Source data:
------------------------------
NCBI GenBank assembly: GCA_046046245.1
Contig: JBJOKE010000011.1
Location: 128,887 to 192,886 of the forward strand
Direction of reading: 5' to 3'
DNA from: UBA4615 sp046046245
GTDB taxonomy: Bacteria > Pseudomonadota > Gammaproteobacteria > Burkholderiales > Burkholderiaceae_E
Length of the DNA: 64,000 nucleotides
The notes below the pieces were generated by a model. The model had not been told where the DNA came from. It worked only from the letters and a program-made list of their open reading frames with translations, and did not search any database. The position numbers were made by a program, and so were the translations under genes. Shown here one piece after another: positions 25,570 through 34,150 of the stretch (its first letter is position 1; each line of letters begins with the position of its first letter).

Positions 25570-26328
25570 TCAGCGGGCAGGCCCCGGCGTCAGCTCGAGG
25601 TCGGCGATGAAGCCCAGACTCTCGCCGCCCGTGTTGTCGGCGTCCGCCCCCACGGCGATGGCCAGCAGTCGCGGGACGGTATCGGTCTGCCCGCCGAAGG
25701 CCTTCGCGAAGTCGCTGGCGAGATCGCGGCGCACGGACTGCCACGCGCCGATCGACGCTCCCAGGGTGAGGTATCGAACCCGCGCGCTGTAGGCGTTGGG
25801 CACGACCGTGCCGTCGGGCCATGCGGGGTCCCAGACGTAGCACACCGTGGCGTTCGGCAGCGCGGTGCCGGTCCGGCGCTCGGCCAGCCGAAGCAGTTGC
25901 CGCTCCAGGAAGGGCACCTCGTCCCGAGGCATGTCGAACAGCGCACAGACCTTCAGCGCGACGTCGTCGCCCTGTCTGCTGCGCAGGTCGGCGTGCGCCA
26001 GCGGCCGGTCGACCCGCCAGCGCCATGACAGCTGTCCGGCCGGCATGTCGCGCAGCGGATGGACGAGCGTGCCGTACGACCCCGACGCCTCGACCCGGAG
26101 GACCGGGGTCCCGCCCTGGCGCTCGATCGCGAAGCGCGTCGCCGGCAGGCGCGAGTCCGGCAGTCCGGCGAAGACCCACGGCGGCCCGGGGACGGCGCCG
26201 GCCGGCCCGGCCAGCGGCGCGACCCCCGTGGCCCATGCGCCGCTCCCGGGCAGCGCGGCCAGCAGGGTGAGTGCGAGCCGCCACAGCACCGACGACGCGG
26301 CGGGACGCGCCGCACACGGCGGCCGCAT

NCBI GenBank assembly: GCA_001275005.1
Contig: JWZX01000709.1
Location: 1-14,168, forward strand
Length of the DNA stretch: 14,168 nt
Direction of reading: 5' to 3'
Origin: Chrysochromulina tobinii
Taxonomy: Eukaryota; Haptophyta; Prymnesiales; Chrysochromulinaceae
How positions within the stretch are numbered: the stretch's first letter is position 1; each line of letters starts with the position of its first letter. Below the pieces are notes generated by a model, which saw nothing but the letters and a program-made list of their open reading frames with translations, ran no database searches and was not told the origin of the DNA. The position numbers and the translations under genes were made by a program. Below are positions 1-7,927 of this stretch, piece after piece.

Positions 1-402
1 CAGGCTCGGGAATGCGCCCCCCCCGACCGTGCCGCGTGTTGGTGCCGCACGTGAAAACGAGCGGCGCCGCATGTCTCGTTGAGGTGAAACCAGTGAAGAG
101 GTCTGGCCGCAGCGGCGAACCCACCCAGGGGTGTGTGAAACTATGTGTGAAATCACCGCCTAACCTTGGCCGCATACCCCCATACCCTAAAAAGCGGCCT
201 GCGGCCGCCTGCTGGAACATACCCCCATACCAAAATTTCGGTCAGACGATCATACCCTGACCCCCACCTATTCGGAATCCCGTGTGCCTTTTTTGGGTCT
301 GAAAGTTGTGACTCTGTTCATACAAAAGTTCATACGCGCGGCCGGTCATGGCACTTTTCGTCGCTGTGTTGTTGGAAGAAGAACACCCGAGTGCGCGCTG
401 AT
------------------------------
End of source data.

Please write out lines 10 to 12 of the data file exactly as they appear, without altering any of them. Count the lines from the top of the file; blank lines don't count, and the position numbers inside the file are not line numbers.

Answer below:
25570 TCAGCGGGCAGGCCCCGGCGTCAGCTCGAGG
25601 TCGGCGATGAAGCCCAGACTCTCGCCGCCCGTGTTGTCGGCGTCCGCCCCCACGGCGATGGCCAGCAGTCGCGGGACGGTATCGGTCTGCCCGCCGAAGG
25701 CCTTCGCGAAGTCGCTGGCGAGATCGCGGCGCACGGACTGCCACGCGCCGATCGACGCTCCCAGGGTGAGGTATCGAACCCGCGCGCTGTAGGCGTTGGG